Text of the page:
There are a multitude of real problems with Scars…, the first being the terribly unimaginative prologue establishing Dracula’s relationship with the nearby village. Basically a bat releases some blood on to Dracula’s cape, this reviving him, before a corpse shows up with holes in its neck. This prompts the villagers to go on a rampage attempting to burn the castle but only enraging the count in the process as he has the worshippers of the church massacred in a fit of deliberate blasphemy. Aside from the church massacre the ten minute introduction is woefully outdated and doesn’t set great expectation for what’s to come. Then there are two factors that cursed Hammer from the beginning, two things they never could get right: day-for-night photography, which never works and was overused; and those ridiculous bats! Seriously, even back in the sixties and seventies these hopeless bouncing rubber things surely didn’t convince anyone. And as if to rub out faces in bat shit, the damn things turn up at every single possible opportunity - they’re an embarrassment. Finally the overall problem is an obvious reduction in production values - the sets looks cheap and I think Roy Ward Baker has expressed his disappointment in the past over his arrival after accepting the script, only to find there was far less money available than what he thought would do the story justice. The climax - not to give anything away but it features a large burning thing falling from the castle top, down the side of a cliff- is a demonstration of god-awful special effects. Based on these issues Scars… may not be looking too hot - however! Once the prologue is out of the way and we’re introduced to Paul, his brother (a young Dennis Waterman) and their spicy female associate (Jenny Hanley) things look up. Paul’s antics get him into some comedic trouble forming the catalyst for a supernatural adventure into the unknown, as one obstacle leads to yet another increasingly difficult one and Paul spirals further into strife until his very existence is in the shadow of the vampire - this building of events catches you off guard after the mundane opening sequence, suddenly leading to quite an eerie series of situations. This is maintained as Paul’s brother and girl retrace the same route, Hanley is quickly dressed down to clothing far saucier, and the violence is stepped up a notch. Patrick Troughton’s servant character is both tragic and funny - twice during the course of the film he’s tricked into opening the door to unwanted company. On the other hand he reveals horrific scars that are routinely caused by his master as punishment for whatever the count considers an issue. The crypt built into the cliff wall is a great idea, both because it’s a suitably creepy hideout for the count (and a place for Paul to get himself trapped in) and due to the fact that it provided Baker with an opportunity at last to have Dracula scale a vertical wall on camera - an element of Stoker’s book that hadn’t been attempted by the studio prior to this. It’s brief albeit effective. Also the inn full of hostile villagers predates that of American Werewolf, though this period piece takes place a hundred or so years into the past - the cast there is headed by a perpetually angry Michael Ripper, Hammer regular as some of you may know. It’s disappointing that Hammer failed the cast, crew, and audience with a diminished budget as there is some good stuff here, almost ruined by stripped down production values. Nevertheless Scars of Dracula is a movie I’ve found myself rewatching a few times and lapping up the periodically creepy, sadistic, titillating moments that punctuate the craziness.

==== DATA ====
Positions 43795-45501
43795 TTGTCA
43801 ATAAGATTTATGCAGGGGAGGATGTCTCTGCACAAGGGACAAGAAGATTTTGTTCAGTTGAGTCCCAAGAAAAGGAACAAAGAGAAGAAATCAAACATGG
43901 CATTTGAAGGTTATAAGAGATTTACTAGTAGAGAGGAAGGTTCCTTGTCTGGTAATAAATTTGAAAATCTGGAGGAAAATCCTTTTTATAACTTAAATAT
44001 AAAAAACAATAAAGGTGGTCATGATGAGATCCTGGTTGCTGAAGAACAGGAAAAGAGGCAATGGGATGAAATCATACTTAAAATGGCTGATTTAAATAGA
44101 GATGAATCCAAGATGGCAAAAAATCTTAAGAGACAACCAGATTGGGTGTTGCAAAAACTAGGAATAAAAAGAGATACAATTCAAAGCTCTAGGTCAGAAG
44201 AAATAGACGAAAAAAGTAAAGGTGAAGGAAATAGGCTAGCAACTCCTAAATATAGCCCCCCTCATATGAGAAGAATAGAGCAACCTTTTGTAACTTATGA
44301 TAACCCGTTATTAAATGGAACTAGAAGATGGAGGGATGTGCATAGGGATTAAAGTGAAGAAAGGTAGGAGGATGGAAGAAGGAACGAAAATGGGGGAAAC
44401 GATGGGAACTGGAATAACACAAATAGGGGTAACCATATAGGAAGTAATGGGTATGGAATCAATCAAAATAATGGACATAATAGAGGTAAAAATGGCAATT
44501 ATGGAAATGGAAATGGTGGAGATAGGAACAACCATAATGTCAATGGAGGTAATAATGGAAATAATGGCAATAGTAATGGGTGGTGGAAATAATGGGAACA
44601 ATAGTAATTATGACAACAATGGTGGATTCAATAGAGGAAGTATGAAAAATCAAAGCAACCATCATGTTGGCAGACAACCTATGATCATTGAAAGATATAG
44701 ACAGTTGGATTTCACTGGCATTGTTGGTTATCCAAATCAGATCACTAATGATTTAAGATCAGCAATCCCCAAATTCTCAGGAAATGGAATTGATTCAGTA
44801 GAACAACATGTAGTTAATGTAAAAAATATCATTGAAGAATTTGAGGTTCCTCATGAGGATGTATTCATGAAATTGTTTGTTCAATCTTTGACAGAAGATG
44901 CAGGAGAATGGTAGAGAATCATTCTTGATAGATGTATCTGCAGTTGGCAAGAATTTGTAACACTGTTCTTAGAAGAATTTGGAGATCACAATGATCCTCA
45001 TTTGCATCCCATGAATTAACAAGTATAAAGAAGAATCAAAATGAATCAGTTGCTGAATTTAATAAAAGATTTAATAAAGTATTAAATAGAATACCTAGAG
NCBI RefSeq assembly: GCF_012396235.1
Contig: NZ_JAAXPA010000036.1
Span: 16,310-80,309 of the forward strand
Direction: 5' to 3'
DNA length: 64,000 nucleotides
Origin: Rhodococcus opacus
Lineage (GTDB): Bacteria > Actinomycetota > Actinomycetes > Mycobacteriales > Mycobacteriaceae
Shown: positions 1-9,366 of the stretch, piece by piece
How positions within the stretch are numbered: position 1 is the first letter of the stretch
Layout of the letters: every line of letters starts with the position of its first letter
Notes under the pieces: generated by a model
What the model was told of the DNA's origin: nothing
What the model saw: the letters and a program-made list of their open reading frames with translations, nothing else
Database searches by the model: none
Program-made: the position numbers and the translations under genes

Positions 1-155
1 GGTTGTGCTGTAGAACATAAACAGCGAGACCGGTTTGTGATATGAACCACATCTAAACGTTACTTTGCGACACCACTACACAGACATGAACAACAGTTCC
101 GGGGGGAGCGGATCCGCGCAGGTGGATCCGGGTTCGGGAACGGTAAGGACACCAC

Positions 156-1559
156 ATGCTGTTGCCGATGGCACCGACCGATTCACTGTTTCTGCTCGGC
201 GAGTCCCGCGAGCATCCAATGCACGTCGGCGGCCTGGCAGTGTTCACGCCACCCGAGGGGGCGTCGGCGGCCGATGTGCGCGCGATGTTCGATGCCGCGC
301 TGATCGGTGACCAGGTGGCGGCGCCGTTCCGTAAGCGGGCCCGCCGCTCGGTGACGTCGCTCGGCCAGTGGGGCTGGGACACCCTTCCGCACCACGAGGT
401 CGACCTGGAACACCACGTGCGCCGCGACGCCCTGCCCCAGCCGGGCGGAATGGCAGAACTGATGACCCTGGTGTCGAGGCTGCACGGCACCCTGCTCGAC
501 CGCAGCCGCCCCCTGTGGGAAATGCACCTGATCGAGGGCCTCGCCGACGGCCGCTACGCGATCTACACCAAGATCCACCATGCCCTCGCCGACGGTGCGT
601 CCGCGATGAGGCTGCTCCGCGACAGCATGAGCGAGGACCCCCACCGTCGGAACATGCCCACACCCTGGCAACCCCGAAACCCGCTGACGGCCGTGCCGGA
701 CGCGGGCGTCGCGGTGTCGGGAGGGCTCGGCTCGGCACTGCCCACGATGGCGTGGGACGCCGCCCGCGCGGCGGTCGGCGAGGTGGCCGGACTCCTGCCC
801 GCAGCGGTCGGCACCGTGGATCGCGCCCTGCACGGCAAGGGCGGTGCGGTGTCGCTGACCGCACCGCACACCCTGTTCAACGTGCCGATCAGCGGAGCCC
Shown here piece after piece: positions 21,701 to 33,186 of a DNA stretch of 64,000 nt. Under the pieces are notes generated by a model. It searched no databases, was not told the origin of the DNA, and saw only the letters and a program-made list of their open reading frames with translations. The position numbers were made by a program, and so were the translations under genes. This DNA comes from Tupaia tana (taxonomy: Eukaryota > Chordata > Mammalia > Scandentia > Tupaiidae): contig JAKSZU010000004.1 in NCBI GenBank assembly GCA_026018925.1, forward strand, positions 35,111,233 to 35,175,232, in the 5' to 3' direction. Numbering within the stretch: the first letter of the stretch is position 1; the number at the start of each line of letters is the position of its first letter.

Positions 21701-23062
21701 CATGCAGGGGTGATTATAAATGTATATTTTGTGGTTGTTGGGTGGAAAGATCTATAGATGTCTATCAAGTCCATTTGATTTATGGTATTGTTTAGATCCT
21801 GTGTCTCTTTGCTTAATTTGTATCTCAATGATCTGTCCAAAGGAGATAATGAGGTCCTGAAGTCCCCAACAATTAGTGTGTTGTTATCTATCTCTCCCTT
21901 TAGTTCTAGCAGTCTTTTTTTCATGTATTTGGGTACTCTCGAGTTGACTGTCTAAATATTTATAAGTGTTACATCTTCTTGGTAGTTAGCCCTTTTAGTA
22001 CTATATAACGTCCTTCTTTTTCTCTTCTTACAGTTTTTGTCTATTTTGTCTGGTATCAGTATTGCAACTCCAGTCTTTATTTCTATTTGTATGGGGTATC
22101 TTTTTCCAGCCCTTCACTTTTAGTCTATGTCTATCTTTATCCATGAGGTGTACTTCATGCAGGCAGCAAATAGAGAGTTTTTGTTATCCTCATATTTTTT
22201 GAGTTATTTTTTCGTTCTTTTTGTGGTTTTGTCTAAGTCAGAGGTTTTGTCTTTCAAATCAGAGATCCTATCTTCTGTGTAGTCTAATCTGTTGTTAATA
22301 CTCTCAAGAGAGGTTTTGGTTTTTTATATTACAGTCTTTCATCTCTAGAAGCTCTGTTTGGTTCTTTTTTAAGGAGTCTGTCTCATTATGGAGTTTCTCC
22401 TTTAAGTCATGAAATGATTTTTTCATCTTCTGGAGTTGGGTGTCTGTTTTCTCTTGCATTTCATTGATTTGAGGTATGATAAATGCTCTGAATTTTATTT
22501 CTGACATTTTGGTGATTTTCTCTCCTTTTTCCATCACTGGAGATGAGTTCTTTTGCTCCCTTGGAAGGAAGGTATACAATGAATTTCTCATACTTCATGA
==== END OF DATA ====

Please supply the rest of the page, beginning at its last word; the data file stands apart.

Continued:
Region 1

Region 2

Anchor Bay put this out as a two disc set in the US (the feature documentary Many Faces of Christopher Lee making up disc two), uncut with a moderately soft widescreen image. Picking up the UK disc also (from Optimum) I made a comparison of the two (screen samples above, a portion of the frame captured only - hover cursor over them for identification). It seems to me that, whilst the source was probably the same, the UK transfer is slightly sharper in appearance perhaps due to a small increase in contrast. Colour is also a touch bolder on the R2; overall the UK disc looks more attractive by a small degree. It loses the documentary, however this can be found coupled with the Optimum UK release of Dracula Prince of Darkness, so it is reasonably easy to get a hold of either way. Both UK and US releases of Scars… also contain a commentary with the director and Lee along with other minor extras such as trailers/stills, etc. Significant flaws aside I’m happy to own this film and the DVDs available are pretty good.

Posted on 8th January 2009
Under: Horror | 10 Comments »


1997, US, Directed by James Cameron

Colour, Running Time: 187 minutes

Review Source: DVD, R2, Fox; Video: Letterbox 2.30:1, Audio: DD 5.1